• Reinstall all my apps. It is a bit easier now with web marketplace and apps like Reinstaller, but I still have to manually reinstall each app.
  • Customize each app with login information, settings for the app, etc.
  • Set up my live tiles for various apps. Some apps offer secondary tiles (like “Sports News” in a newspaper app, for example), so these have to be manually set up.
  • De-dupe contacts across Windows Live, Facebook, Twitter, LinkedIn. This seems like a bit of functionality which was left off for lack of time. On Windows Live website, these contacts are in fact de-duped, but on the phone, they are not. So I have to go in and clean up manually.
  • Create my People Groups and pin them to Start Screen. I like this feature a lot, so I do like to create three groups: immediate family, cousins, and close friends. That way, I see the updates from these groups bubble up over all the other noise. There’s no way to save these Groups in the cloud so they automatically come when I sign in.
  • Adjust system settings like letting Bing use location services, my Office username, etc.
  • I don’t play many games, but if I did, almost none of the games save their states in the cloud, so all game progress gets lost when moving phones.
  • Connect to PC to set up wireless sync (and check if there are any updates available for the phone).

As you can see, there is a lot of work to be done after signing into various accounts to set up a new phone. How does it go with iPhone? Read on!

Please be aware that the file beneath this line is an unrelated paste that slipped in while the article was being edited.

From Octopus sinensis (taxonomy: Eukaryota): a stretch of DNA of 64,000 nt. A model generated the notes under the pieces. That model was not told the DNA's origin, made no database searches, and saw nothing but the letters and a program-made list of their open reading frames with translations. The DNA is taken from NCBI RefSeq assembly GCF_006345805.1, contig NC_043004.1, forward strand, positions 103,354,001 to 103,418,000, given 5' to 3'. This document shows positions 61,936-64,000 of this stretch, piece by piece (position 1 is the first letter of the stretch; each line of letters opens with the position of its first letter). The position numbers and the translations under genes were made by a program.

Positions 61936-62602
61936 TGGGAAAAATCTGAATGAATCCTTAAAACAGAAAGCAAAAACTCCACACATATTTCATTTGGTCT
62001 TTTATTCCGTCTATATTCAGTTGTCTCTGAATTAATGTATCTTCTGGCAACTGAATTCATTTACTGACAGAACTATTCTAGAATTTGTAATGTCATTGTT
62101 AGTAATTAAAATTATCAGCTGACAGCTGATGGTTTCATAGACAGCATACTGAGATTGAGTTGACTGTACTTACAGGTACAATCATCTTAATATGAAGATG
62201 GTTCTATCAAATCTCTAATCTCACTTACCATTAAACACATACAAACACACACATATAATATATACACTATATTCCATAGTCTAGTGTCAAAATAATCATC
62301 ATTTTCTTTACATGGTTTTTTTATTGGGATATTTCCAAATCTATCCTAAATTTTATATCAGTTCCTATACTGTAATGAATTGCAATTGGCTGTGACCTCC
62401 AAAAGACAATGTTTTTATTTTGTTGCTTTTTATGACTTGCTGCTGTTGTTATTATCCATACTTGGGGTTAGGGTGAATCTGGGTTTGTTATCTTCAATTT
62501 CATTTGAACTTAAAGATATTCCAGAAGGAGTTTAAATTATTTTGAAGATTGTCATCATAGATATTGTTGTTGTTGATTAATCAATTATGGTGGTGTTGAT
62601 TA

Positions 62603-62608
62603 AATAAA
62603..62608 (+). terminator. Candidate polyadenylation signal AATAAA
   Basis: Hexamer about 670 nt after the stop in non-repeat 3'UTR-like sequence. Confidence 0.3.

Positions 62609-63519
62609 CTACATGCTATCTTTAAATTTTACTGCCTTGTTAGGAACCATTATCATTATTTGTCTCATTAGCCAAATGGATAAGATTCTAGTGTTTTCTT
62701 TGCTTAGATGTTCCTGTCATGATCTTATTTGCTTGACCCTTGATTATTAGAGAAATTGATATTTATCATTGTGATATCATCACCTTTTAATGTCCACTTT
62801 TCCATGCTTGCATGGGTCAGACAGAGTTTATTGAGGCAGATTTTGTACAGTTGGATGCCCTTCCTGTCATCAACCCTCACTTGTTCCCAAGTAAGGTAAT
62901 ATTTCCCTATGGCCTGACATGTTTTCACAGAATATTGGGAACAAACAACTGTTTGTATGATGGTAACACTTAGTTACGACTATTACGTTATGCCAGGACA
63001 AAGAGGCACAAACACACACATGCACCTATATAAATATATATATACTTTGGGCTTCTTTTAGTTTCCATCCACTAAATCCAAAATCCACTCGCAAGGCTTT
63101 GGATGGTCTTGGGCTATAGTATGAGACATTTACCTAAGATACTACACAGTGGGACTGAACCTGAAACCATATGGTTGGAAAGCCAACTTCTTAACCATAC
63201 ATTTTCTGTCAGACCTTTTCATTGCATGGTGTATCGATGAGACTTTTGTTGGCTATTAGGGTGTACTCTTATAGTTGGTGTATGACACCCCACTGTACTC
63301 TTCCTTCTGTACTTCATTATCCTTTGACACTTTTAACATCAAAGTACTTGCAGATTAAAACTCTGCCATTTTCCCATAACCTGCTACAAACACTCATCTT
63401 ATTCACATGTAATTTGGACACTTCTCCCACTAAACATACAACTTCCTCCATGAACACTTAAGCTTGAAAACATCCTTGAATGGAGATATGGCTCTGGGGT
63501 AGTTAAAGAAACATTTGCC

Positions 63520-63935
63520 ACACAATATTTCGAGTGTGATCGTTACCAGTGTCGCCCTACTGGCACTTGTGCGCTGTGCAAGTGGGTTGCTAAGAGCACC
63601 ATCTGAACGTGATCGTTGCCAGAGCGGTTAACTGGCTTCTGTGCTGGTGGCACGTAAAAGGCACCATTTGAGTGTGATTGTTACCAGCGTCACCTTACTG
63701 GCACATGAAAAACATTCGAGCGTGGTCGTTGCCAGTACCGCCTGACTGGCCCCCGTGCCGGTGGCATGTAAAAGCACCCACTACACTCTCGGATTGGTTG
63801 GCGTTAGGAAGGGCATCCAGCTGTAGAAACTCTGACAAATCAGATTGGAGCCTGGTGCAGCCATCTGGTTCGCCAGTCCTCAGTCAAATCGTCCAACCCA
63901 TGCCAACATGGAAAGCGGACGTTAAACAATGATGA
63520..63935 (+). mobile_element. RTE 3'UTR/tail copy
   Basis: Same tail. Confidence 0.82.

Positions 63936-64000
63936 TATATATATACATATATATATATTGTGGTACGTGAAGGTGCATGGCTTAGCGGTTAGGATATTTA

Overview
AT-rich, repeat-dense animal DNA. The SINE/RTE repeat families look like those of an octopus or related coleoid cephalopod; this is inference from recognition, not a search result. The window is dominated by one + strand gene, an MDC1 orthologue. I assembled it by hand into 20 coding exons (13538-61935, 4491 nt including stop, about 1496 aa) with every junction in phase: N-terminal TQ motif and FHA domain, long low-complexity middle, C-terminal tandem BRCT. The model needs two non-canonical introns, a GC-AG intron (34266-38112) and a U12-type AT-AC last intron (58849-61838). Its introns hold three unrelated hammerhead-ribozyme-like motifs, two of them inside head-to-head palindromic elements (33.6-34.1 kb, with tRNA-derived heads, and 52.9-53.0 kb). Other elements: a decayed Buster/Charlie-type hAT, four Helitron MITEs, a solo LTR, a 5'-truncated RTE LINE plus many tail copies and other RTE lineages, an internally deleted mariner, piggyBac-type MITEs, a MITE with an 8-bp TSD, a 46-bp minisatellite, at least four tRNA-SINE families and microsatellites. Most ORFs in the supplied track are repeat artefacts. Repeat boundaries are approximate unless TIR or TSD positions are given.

New Series: iPhone 4S Used by a Windows Phone User

iPhone

Those who read my posts know that I have been a Windows Phone user since it launched in late-2010. I like the platform a lot, and do believe it is more efficient for the way I use a smartphone. Before I switched to Windows Phone, I used an iPhone 3GS. Since then, my exposure to iOS has been through my iPad (1 and 2) and my iPod Touch. However, those iOS devices are at most used for an hour a day, so it is not fair to use that to compare against the Windows Phone platform.

So, when I recently got an opportunity to get an AT&T iPhone 4S, I jumped on it. I decided to give it my full attention, use it as my primary(-ish) phone for some time, and compare and contrast iOS with Windows Phone after actually using it. I figured, rather than compare specs on paper, which anybody can, it would be better to compare usage. With that in mind, I present this new series, where I will talk about various aspects of using Nokia Lumia 800 Windows Phone vs. using an iPhone 4S. My intention is to look at the common tasks one performs with a smartphone and how they differ across these two platforms. This is not so much of a “competition” to determine who “wins”, it is more of a comparison to identify the tasks where one platform may excel and the other may not.

I plan to break the series into the following:

What I do not want to do is:

  • Look at hard specs like cores, PPI, version of bluetooth supported, etc. If any of these happen to make it more difficult for me to do normal things, I will point them out.
  • I am going in with the assumption that we are going to live in a heterogeneous world where I may have a Windows PC and related apps along with my iPhone or iPad. As a result, I will try to stay away from stuff that is clearly going to remain “Apple-only”. For example, iMessage or certain aspects of iCloud which do not carry over to say, a Windows Phone, like contacts and calendar sync. There are other platform-specific tie-ins with Windows Phone like Xbox LIVE Achievements, which again, I won’t go into.

I am genuinely excited, both, to try the iPhone 4S (it’s been about 2 years since I used an iPhone), as well as to compare that experience to how I do things on my Lumia. Is there anything specific you would like me to look at in this experiment? Let me know!

White Nokia Lumia 900s Hit The Shelves

Today, the white Nokia Lumia 900 flagship Windows Phone has officially gone on sale at AT&T stores.